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Groundwater Modeling - 1

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1 Groundwater Modeling - 1
Groundwater Hydraulics Daene C. McKinney

2 Models …? Input (Explanatory Variable) Precipitation
Soil Characteristics Model (Represents the Phenomena) ET Evaporation Infiltration Output (Results – Response variable) Run off

3 Models and more models …
Hydrologic Simulation Simulation Model Optimization Model Input (Explanatory Variable) Inflow Data Basin Water Allocation Policy Response to the Policy Inflow Data Basin Objectives and Constraints Optimum Policy Precip. & Soil Charact. Mimic Physics of the Basin Runoff Model (Phenomena) Output (Results) Source for Input data of other models Predict Response to given design/policy Identify optimal design/policy

4 Problem identification
Modeling Process Problem identification and description Model verification & sensitivity analysis Model Documentation Model application Model calibration & parameter estimation Model conceptualization development Data Present results 1 Problem identification (1) Important elements to be modeled Relations and interactions between them Degree of accuracy Conceptualization and development (2 – 3) Mathematical description Type of model Numerical method - computer code Grid, boundary & initial conditions Calibration (4) Estimate model parameters Model outputs compared with actual outputs Parameters adjusted until the values agree Verification (4) Independent set of input data used Results compared with measured outputs 2 3 4 5 6 7

5 Tools to Solve Groundwater Problems
Physical and analog methods Some of the first methods used. Analytical methods What we have been discussing so far Difficult for irregular boundaries, different boundary conditions, heterogeneous and anisotropic properties, multiple phases, nonlinearities Numerical methods Transform PDEs governing flow of groundwater into a system of ODEs or algebraic equations for solution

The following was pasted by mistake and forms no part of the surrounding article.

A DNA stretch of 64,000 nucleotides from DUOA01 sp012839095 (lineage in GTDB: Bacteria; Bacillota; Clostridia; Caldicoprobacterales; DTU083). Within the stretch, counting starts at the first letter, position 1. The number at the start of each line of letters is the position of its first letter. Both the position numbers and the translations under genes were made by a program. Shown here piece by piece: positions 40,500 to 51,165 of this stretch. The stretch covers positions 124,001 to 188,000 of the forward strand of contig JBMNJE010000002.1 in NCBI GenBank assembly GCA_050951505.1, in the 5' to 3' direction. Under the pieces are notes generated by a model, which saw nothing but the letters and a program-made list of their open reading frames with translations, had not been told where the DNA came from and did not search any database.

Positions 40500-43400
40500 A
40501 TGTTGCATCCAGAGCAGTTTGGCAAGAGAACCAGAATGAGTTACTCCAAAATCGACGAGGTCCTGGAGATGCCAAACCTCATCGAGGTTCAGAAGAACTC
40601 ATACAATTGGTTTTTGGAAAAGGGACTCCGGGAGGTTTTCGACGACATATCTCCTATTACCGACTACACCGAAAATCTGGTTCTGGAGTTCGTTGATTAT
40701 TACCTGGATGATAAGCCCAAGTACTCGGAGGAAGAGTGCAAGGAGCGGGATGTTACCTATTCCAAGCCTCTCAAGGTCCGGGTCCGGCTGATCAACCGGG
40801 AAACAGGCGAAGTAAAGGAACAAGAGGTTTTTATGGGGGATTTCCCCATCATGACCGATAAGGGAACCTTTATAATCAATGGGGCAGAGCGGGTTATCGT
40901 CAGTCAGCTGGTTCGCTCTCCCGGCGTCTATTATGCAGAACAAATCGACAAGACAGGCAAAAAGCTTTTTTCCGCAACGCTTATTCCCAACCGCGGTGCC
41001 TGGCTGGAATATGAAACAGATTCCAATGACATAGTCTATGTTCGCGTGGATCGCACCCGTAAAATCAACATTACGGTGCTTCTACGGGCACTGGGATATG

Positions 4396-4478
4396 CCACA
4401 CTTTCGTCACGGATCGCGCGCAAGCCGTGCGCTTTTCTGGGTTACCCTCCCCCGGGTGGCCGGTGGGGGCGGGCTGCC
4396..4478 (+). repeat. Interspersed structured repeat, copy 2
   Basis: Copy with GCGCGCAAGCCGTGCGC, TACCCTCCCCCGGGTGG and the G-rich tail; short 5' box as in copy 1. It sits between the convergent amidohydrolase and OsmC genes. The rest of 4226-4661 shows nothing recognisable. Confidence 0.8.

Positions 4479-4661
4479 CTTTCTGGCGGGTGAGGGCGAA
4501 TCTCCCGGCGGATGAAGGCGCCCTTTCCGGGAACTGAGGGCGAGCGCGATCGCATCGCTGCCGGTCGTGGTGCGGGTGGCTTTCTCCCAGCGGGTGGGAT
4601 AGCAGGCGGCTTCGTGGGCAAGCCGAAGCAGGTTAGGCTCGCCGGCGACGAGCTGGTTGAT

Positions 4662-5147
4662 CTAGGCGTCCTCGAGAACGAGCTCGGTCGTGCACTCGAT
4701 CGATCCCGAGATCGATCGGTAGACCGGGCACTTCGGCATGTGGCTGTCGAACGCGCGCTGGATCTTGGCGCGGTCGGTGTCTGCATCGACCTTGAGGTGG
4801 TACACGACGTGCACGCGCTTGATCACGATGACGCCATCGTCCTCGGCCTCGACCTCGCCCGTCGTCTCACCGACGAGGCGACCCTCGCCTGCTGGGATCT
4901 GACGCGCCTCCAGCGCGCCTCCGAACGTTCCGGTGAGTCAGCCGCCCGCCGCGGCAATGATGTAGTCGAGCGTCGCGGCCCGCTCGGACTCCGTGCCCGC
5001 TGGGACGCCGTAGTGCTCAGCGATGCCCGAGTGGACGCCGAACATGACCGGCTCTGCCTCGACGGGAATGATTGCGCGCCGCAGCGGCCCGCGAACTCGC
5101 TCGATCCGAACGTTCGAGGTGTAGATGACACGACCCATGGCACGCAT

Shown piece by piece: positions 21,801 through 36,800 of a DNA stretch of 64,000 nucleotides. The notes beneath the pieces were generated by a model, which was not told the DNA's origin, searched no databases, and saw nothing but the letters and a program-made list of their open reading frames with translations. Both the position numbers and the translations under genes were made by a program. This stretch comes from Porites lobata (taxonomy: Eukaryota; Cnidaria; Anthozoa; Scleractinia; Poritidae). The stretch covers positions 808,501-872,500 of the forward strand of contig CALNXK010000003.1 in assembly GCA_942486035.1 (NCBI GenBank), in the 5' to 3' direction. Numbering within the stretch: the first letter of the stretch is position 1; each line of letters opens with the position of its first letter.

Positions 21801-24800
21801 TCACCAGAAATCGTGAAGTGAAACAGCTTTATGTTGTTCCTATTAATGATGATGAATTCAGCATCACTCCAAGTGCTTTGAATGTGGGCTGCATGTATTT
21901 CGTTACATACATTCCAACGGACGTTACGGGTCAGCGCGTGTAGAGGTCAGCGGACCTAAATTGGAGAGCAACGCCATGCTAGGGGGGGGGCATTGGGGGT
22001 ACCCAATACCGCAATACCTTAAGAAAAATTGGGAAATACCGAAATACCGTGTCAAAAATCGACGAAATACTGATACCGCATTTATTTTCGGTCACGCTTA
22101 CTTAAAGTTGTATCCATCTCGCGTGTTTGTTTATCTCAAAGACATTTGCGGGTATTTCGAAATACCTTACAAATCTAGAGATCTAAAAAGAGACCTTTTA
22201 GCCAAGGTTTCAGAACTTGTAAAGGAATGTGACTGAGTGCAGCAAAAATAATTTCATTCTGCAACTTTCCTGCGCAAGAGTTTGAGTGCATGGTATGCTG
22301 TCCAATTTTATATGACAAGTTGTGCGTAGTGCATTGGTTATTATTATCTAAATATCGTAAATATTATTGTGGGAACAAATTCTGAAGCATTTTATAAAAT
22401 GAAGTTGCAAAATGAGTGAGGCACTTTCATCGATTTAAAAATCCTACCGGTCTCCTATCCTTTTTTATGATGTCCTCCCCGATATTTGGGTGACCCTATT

6 Conceptual Model Descriptive representation of groundwater system incorporating interpretation of geological & hydrological conditions What processes are important to model? What are the boundaries? What parameter values are available? What parameter values must be collected?

7 What Do We Really Want To Solve?
Horizontal flow in a leaky confined aquifer Governing Equations Boundary Conditions Initial conditions Flux Leakage Source/Sink Storage Ground surface Bedrock Confined aquifer Qx K x y z h Head in confined aquifer Confining Layer b

8 Finite Difference Method
Replace derivatives in governing equations with Taylor series approximations Generates set of algebraic equations to solve 1st derivatives

9 Taylor Series Taylor series expansion of h(x) at a point x+Dx close to x If we truncate the series after the nth term, the error will be

10 First Derivative - Forward
Consider the forward Taylor series expansion of a function h(x) near a point x Solve for 1st derivative

11 First Derivative - Backward
Consider the backward Taylor series expansion of a function f(x) near a point x Solve for 1st derivative

12 Finite Difference Approximations
1st Derivative (Backward) 1st Derivative (Forward)

13 Grids and Discretrization
Discretization process Grid defined to cover domain Goal - predict values of head at node points of mesh Determine effects of pumping Flow from a river, etc Finite Difference method Popular due to simplicity Attractive for simple geometry i,j i,j+1 i+1,j i-1,j i,j-1 x, i y, j Domain Mesh Node point D x y Grid cell

14 Three-Dimensional Grids